Don’t look at me. I feel nothing but shame for the treason I am about to unveil, for though my words are true, they are most certainly not trve. I’ve been banging my head to power metal all week… and I liked it. It started with this band, Gods of Silence, and their debut assault Neverland. I kind of don’t want to talk about it, but let’s get this out of the way, I have about 666 showers to take if I ever want to be able to face myself in the mirror again1.
Known as KIRK in a previous incarnation, these bastards from Basel’s fairly efficient website labels them with the mostly useless tag of ‘melodic metal,’ but those familiar with the band’s past could (and should) have warned me: Gods of Silence are a power metal band, damn it. The namesake intro establishes this right out the gate, and vocalist Gilbi Meléndez and keyboardist Bruno Berger refuse to let that be forgotten for the remaining 10 tracks. Indeed, the Gods bestow blessings of cheese and digitized ivory on every song, with keyboards crafting symphonic landscapes reminiscent of Epica and Dragonforce, while Meléndez soars over everything, carried on dairy wings by the spirits of Geoff Tate and Warrel Dane. Ever wonder what it would sound like if Steel Panther’s Satchel sang from his childhood imagination instead of from his teenage boner? Me neither, but it’s a fair comparison, and it honestly isn’t terrible. The heavy burden of keeping things ‘metal enough’ falls on axe-slinger Sammy Lasagni and skin-pounder Philipp Eichenberger, and they clearly do not take this task lightly. Instead of turning Neverland into a LARP-themed wankfest, Lasagni keeps things moving with chugging rhythms and occasional melodic flair, often coupling nicely with the keyboard atmospheres from Hate Crew-era Children of Bodom. Eichenberger never steals the show, but his coordinated restraint and pacing keep the 51 minutes of magic and muenster moving and manageable.
I’m a man of wealth and taste, you see, and while I did not appreciate being dragged into a world known for its cheap cheese, I cannot profess to be anything other than pleased with this place known as Neverland. As I wander through this symphonic kingdom, I can try to hide a smile, but I simply cannot help but bang my head along to the national anthems of this deceptive world. Looking beyond such silliness as the lycanthroparmesan “Full Moon” or the made-for-anime anthem “Wonderful Years,” listeners will recognize they’re dealing with some genuinely talented musicians. Furthermore, while Neverland is ridiculously power metal at times (the ‘Ashes! To ashes!’ line in “The Phoenix” is forever burned into my nightmares), the music itself is always solid. “Against the Wall” alone will likely instill cognitive dissonance among the brutal and trve crowd as they fight to keep their necks still and their fists out of the air. It’s power metal, all right (ASHES! TO ASHES!!!) but it’s still metal metal, alright? We know you’re too kvlt for this, but you’ll be fine, just close your eyes and think of Dio.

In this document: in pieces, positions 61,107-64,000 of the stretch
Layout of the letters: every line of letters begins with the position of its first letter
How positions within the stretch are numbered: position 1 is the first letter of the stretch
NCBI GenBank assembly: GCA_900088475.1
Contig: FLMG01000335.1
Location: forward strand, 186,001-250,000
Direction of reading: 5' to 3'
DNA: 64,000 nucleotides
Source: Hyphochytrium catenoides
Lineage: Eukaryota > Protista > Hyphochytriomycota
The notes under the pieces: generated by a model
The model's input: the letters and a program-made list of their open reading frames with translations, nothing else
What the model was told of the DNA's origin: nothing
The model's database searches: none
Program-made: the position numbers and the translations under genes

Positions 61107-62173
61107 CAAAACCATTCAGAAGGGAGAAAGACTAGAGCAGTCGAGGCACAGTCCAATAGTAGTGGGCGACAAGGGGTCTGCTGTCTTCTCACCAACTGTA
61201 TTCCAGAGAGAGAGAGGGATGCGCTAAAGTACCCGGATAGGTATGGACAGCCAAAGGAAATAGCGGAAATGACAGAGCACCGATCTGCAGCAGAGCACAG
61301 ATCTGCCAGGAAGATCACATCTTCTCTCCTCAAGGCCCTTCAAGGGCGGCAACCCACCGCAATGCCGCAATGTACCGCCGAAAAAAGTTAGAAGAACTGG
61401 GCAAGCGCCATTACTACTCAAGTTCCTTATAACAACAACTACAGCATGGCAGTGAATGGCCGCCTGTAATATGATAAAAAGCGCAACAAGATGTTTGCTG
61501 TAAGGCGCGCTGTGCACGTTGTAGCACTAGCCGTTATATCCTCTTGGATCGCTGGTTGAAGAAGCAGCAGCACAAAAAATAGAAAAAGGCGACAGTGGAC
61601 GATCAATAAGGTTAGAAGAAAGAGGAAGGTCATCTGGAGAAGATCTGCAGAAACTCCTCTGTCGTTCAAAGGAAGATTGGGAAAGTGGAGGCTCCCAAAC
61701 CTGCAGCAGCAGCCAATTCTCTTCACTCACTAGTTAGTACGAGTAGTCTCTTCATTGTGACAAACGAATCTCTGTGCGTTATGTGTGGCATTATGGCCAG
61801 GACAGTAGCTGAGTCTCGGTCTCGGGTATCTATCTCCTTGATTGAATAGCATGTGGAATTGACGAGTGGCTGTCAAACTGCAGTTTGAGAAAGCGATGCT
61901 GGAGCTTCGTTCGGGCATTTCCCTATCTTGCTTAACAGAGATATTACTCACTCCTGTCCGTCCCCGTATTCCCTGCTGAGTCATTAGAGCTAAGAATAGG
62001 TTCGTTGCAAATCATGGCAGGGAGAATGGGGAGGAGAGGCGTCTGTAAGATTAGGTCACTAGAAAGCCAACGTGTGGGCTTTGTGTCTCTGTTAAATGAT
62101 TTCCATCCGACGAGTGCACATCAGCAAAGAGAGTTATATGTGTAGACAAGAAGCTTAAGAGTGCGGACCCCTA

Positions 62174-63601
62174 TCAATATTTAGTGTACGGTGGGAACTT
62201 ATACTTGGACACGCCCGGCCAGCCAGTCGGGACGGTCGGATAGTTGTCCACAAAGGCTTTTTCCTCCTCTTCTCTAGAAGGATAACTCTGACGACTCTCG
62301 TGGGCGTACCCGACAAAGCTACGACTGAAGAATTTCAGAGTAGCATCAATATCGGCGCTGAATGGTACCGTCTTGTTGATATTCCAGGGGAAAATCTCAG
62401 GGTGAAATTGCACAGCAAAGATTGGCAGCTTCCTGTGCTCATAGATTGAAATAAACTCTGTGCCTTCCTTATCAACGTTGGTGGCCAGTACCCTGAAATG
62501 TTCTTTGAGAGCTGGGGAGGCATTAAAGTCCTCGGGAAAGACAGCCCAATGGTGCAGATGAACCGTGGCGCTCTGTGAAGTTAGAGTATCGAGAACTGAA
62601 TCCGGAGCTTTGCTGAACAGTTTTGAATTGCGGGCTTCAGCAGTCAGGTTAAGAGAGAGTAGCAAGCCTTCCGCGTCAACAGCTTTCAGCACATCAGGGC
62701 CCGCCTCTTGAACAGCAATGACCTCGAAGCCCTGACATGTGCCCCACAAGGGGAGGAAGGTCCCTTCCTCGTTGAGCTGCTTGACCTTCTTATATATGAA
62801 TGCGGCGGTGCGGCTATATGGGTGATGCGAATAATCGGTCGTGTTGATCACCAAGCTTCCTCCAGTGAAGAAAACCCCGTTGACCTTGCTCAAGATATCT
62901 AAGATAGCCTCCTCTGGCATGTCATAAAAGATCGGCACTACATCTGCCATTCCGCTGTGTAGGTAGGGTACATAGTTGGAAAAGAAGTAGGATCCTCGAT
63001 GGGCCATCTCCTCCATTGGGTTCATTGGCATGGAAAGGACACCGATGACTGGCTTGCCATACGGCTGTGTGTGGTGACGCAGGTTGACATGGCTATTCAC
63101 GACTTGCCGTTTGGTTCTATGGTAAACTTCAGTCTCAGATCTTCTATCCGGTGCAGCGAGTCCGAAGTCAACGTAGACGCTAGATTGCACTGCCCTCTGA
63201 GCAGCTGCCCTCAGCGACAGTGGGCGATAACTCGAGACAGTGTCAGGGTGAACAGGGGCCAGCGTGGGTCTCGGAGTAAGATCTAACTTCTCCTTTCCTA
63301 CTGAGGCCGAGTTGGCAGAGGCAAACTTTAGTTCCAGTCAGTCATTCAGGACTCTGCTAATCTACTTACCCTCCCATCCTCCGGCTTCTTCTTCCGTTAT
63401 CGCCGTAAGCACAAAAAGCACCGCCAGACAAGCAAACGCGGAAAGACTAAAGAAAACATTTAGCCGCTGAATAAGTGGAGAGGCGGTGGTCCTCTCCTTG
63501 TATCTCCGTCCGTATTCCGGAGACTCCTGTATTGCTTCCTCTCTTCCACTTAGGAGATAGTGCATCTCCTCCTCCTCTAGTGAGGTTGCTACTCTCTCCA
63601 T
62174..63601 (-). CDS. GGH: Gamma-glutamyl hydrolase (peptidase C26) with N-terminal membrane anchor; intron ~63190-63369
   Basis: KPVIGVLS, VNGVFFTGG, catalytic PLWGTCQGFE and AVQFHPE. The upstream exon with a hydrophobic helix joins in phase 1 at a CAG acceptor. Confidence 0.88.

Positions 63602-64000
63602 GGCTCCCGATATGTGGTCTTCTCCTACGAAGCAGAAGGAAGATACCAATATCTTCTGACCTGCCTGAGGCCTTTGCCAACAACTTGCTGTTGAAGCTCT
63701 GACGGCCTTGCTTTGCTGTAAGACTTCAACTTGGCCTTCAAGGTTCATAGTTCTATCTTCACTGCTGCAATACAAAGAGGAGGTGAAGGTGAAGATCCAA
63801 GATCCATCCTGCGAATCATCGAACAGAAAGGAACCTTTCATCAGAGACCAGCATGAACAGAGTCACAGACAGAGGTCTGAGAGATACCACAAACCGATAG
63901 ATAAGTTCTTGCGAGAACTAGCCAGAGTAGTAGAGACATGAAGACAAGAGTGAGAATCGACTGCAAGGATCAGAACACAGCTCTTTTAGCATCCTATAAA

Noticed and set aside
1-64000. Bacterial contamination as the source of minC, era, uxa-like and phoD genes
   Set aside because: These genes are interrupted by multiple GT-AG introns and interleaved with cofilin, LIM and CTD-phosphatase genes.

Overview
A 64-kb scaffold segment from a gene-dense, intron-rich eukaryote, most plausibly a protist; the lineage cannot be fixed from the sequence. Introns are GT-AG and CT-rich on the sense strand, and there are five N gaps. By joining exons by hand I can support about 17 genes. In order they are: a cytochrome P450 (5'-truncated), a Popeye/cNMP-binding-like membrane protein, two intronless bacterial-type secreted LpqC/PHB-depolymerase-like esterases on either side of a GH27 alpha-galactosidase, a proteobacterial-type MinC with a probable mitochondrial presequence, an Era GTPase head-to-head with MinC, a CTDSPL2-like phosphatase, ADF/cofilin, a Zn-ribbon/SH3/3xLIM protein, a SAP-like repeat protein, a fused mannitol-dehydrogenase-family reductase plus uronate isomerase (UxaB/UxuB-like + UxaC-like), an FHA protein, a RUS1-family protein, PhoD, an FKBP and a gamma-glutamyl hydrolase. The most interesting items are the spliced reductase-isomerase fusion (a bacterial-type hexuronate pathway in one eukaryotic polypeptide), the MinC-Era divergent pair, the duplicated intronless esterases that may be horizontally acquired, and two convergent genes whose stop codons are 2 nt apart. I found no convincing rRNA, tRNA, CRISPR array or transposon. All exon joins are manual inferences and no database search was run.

What’s not particularly fine, though, is the sonic absence of bassist Daniel Pfister from the mix. If there’s any kind of punchy bass work going on here, it’s pummeled and knocked out by everything else. This is not to say that the mix itself is awful, as none of the other instrumentation is at war with itself. The keyboards are given a clear but appropriately subdued presence to maintain melodic atmospheres, and even the shrillest of power metal vocal tropes (ASHES! TO ASHES!!!) never stifle the surrounding sonic scenery. No, the mix seems fine, the bassist just seems gone, possibly off doing werewolf things. The music never feels lacking, however, and honestly there are far worse sins a fledgling power metal act could commit beyond banishing their bassist to the background.
Dreaded power metal it may be, but Neverland is a stellar debut and I can’t hate on it. The music is well composed and enjoyable, a listening experience on par with anything Gods’s more established peers and influences dish out. Where it causes disapproving head shaking in some, it will incite rapturous head banging in others, whether they want to or not. Gods of Silence have truly created something to be proud of, no matter how much it shames this particular Mvppet to revel in something so unkvlt.
DR: 6 | Format Reviewed: 192 kbps mp3
Label: Rock of Angels Records
Websites: godsofsilence.bandcamp.com | godsofsilence.com | facebook.comgodsofsilence
Releases Worldwide: September 8th, 2017